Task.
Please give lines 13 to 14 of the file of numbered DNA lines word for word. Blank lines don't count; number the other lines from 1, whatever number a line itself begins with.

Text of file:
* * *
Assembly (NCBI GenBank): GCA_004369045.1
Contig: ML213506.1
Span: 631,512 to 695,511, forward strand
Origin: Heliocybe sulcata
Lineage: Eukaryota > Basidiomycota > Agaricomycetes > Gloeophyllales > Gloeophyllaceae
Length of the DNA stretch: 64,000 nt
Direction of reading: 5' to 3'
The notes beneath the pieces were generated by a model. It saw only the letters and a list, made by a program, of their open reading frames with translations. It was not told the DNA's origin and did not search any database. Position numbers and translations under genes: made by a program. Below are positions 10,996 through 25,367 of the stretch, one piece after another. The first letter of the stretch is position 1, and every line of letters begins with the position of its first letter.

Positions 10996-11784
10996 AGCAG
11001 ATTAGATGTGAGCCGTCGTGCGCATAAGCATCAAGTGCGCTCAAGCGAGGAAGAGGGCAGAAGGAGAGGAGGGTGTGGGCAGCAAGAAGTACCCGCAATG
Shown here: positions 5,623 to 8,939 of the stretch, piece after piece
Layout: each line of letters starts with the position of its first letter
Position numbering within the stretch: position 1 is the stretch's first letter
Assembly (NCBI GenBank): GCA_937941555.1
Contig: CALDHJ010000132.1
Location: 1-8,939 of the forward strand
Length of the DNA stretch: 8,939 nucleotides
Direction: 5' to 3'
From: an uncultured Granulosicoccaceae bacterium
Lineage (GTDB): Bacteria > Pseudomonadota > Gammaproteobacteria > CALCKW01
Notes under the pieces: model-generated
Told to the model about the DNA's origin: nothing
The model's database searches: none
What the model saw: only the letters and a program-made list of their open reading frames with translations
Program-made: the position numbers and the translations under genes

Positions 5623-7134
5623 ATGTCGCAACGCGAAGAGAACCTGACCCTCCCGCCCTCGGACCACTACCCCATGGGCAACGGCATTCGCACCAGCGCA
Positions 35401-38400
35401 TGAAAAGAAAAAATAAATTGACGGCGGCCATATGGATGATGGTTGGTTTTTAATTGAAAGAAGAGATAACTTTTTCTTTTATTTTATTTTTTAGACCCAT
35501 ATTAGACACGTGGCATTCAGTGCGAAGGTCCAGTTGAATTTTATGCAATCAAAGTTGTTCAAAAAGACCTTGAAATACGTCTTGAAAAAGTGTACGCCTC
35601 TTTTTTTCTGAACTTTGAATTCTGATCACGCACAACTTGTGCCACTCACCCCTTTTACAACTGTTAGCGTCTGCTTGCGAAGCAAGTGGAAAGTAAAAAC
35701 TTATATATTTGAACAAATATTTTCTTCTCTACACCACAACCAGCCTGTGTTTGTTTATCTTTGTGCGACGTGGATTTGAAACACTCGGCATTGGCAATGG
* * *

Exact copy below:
Layout: each line of letters starts with the position of its first letter
Position numbering within the stretch: position 1 is the stretch's first letter